Recticel plans to sell its crown jewel, its flexible foam division. She already has a binding offer in her pocket. This puts the Austrians in a big chop.
The industry group Recticel’s move is somewhat unprecedented: to sell your core business to make yourself unattractive to your attacker. Recticel does this with its flexible foam core, which Greiner was all about when it secretly bought himself at Recticel last year.
Recktisel announced today that this division is going out. She already has a binding offer from American Carpenter from Virginia. The Americans are offering 656 million euros (no debt and no cash), which amounts to 11.65 euros per share (diluted) of Rickettsil. The transaction must be approved by Recticel’s shareholders, including uninvited shareholder Greiner.
Greiner owns 27% of Recticel. Greener currently has a profile Try on Recticel At €13.50 per share. But Recticel and its board of directors consider that to be a significant understatement.
By selling its flexible foam division, Recticel now makes itself unattractive to Greiner. The decision to sell the flexible foam partition can be made by an ordinary majority. This means that if enough shareholders show up and vote for the sale, Greiner will lose. Since Greiner has 27 percent, it is sufficient in principle for a little more than 27 percent of shareholders to show up, provided they all support the sale.
Recticel itself says that the isolation department will become the new primary activity in which it sees its future. Initially, it was also expected to be launched in time as part of the expansion of the flexible foam division.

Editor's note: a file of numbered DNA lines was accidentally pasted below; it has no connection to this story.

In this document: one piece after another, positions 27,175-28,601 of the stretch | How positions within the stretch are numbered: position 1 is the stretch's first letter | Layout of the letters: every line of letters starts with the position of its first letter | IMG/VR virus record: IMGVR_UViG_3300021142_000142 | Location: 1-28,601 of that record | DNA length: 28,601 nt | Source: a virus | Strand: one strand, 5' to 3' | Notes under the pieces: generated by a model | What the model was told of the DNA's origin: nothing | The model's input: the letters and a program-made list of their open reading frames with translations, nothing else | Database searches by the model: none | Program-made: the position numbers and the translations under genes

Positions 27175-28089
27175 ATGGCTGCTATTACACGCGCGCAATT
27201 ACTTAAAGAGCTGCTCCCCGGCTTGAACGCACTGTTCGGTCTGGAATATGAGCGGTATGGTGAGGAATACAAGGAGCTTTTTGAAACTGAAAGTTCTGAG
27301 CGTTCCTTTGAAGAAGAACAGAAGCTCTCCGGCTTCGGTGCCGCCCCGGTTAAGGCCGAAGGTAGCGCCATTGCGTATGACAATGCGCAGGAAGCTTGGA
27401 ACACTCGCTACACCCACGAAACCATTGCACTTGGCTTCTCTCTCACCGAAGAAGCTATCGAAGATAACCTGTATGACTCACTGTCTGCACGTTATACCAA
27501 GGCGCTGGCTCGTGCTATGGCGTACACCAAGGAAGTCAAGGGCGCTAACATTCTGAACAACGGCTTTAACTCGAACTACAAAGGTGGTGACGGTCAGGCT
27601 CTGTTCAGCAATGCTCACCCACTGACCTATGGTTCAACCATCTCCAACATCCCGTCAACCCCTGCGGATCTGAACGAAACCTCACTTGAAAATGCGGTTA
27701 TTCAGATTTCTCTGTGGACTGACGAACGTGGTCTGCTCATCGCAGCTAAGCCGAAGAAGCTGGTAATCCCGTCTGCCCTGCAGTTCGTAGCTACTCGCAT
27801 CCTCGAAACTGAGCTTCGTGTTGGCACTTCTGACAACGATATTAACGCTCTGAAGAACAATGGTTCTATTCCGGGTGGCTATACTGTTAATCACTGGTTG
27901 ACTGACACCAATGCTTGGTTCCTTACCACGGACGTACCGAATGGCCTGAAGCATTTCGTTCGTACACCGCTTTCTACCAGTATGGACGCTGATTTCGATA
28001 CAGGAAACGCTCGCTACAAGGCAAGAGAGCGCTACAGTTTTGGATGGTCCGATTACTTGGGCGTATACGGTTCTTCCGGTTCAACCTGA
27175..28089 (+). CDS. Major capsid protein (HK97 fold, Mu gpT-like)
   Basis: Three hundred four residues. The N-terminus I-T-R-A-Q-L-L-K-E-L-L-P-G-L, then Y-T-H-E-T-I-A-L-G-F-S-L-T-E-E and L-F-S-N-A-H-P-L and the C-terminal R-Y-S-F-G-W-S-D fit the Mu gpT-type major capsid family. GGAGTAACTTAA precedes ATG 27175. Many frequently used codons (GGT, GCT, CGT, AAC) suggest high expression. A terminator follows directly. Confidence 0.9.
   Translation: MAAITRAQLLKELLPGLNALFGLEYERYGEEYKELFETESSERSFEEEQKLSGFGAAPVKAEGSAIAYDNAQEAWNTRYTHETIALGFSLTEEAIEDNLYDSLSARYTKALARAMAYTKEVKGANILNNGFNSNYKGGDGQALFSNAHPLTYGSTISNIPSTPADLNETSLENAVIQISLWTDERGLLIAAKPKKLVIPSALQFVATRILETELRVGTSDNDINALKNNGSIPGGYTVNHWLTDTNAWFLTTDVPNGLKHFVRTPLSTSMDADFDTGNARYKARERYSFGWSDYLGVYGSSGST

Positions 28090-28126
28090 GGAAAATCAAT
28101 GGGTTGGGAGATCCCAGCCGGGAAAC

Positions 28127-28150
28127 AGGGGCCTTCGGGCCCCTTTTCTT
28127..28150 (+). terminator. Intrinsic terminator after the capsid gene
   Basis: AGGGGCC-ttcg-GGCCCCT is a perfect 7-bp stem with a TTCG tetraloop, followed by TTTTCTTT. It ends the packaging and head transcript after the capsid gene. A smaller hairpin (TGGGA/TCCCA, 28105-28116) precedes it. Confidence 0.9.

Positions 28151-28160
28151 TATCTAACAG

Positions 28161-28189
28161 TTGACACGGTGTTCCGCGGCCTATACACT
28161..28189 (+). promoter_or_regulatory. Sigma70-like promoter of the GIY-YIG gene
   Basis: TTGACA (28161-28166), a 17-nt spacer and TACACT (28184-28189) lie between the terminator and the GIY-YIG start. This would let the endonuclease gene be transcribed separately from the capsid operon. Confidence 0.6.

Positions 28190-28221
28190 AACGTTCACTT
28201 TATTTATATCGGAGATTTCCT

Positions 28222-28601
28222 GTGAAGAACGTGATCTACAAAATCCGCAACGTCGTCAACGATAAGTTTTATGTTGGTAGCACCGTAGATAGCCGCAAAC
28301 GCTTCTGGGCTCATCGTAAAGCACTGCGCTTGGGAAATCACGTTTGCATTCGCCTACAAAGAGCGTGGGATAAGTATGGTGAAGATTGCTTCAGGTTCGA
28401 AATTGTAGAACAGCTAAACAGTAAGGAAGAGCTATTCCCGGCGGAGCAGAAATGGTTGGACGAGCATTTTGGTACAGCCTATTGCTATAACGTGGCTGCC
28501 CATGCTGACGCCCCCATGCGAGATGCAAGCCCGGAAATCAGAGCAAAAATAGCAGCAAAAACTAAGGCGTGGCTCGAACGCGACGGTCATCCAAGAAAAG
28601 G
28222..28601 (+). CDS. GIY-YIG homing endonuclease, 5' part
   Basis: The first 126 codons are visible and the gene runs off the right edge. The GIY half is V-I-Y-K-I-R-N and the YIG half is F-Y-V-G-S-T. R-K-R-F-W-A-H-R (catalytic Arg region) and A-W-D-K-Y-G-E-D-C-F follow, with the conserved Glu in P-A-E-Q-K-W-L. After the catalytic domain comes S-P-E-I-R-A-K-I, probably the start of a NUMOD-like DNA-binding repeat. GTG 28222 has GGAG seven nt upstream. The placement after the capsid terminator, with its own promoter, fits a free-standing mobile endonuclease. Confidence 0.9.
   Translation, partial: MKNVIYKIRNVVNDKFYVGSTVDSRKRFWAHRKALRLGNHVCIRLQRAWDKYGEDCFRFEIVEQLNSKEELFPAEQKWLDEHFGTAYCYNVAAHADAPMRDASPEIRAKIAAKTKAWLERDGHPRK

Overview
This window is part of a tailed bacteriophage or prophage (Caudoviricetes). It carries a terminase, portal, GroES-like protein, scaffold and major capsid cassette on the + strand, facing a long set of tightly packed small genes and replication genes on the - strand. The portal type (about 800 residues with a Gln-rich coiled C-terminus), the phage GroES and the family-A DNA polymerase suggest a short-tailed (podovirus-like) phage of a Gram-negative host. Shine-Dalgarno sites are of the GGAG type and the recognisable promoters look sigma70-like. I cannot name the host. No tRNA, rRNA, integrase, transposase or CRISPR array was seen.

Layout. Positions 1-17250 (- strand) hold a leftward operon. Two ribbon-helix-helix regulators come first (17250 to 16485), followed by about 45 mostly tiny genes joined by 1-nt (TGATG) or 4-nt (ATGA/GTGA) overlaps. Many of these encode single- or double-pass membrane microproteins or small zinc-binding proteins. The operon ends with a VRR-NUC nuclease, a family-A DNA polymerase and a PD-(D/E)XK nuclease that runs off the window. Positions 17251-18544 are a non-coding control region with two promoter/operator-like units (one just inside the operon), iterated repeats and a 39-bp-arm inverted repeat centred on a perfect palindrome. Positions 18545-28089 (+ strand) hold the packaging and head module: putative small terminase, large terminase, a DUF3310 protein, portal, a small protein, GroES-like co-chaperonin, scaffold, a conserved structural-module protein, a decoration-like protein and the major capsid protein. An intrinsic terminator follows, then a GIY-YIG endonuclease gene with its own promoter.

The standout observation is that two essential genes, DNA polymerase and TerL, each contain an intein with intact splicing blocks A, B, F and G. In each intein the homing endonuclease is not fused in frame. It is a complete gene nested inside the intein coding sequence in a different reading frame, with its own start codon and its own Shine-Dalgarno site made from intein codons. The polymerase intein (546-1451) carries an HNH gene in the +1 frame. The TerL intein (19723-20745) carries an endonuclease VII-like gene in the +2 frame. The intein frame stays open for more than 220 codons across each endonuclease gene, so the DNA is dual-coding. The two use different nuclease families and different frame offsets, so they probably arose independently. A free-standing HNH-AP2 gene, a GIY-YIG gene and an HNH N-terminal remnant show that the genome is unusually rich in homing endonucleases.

The “Bedding” section of the Recticel is also currently on display. Rickettsil’s move is far-reaching and represents a major strategic turning point. But it might be the only way to pTo get rid of Greiner’s eyes. However, this step is not without risks. The Recticel, on the other hand, is designed with no elastic foam and no mattress for ambitious groups like the Irish Kingspan and OR Mohawk. Kingspan once featured in the insulation department. Both are competitors to Recticel in insulation. The question is whether competition authorities will allow such aggregation.
Now is the time to see what Greiner does in the short term. Will Greiner increase his offer to buy Recticail? This will enable Greiner to acquire additional shares and prevent the sale of its flexible foam division at the crucial shareholder meeting in early December. But in order to be able to vote on those shares, Greiner would have to shorten the bidding period considerably and adjust its prospectus. It remains to be seen if all this can be done in time.
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